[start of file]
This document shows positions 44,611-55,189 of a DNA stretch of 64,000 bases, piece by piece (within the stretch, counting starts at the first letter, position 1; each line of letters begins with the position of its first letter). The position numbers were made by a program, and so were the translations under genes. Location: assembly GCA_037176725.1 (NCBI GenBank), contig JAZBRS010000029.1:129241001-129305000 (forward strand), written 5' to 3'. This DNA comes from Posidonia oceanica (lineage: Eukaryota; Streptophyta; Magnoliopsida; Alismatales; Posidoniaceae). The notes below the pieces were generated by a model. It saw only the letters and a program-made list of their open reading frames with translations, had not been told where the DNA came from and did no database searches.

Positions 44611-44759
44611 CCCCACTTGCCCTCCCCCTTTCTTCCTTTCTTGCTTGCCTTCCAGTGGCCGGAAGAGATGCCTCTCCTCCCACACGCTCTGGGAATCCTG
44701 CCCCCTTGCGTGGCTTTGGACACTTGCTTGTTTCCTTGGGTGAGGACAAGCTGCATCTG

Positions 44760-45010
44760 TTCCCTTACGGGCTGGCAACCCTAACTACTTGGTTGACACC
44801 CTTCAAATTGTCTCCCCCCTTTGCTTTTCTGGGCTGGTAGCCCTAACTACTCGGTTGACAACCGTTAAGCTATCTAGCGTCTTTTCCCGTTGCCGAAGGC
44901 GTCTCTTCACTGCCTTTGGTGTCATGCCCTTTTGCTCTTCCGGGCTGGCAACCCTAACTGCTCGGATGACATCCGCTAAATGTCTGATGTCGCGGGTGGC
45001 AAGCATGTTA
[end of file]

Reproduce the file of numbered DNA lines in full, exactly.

This document shows positions 44,611-55,189 of a DNA stretch of 64,000 bases, piece by piece (within the stretch, counting starts at the first letter, position 1; each line of letters begins with the position of its first letter). The position numbers were made by a program, and so were the translations under genes. Location: assembly GCA_037176725.1 (NCBI GenBank), contig JAZBRS010000029.1:129241001-129305000 (forward strand), written 5' to 3'. This DNA comes from Posidonia oceanica (lineage: Eukaryota; Streptophyta; Magnoliopsida; Alismatales; Posidoniaceae). The notes below the pieces were generated by a model. It saw only the letters and a program-made list of their open reading frames with translations, had not been told where the DNA came from and did no database searches.

Positions 44611-44759
44611 CCCCACTTGCCCTCCCCCTTTCTTCCTTTCTTGCTTGCCTTCCAGTGGCCGGAAGAGATGCCTCTCCTCCCACACGCTCTGGGAATCCTG
44701 CCCCCTTGCGTGGCTTTGGACACTTGCTTGTTTCCTTGGGTGAGGACAAGCTGCATCTG

Positions 44760-45010
44760 TTCCCTTACGGGCTGGCAACCCTAACTACTTGGTTGACACC
44801 CTTCAAATTGTCTCCCCCCTTTGCTTTTCTGGGCTGGTAGCCCTAACTACTCGGTTGACAACCGTTAAGCTATCTAGCGTCTTTTCCCGTTGCCGAAGGC
44901 GTCTCTTCACTGCCTTTGGTGTCATGCCCTTTTGCTCTTCCGGGCTGGCAACCCTAACTGCTCGGATGACATCCGCTAAATGTCTGATGTCGCGGGTGGC
45001 AAGCATGTTA